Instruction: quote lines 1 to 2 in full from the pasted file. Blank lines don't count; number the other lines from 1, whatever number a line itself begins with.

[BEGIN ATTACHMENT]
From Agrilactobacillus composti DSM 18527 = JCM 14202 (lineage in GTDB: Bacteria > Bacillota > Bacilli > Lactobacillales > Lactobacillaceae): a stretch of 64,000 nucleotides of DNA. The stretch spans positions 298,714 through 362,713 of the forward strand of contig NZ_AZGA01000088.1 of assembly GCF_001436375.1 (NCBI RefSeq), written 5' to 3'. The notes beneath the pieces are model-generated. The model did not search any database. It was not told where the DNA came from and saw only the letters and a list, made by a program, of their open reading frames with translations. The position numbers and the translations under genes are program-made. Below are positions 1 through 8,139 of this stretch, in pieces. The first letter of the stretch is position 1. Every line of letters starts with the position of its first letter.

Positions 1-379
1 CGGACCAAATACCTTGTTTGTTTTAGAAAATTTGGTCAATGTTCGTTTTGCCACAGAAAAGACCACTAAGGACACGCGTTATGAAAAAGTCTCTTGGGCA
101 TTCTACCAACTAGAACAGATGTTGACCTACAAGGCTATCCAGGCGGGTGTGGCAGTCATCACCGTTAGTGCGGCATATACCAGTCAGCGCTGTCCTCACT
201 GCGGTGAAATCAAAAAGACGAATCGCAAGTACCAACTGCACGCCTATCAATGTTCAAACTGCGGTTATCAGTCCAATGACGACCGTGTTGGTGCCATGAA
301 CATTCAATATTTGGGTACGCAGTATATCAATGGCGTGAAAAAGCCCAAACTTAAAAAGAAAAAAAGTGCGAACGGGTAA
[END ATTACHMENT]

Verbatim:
From Agrilactobacillus composti DSM 18527 = JCM 14202 (lineage in GTDB: Bacteria > Bacillota > Bacilli > Lactobacillales > Lactobacillaceae): a stretch of 64,000 nucleotides of DNA. The stretch spans positions 298,714 through 362,713 of the forward strand of contig NZ_AZGA01000088.1 of assembly GCF_001436375.1 (NCBI RefSeq), written 5' to 3'. The notes beneath the pieces are model-generated. The model did not search any database. It was not told where the DNA came from and saw only the letters and a list, made by a program, of their open reading frames with translations. The position numbers and the translations under genes are program-made. Below are positions 1 through 8,139 of this stretch, in pieces. The first letter of the stretch is position 1. Every line of letters starts with the position of its first letter.

Positions 1-379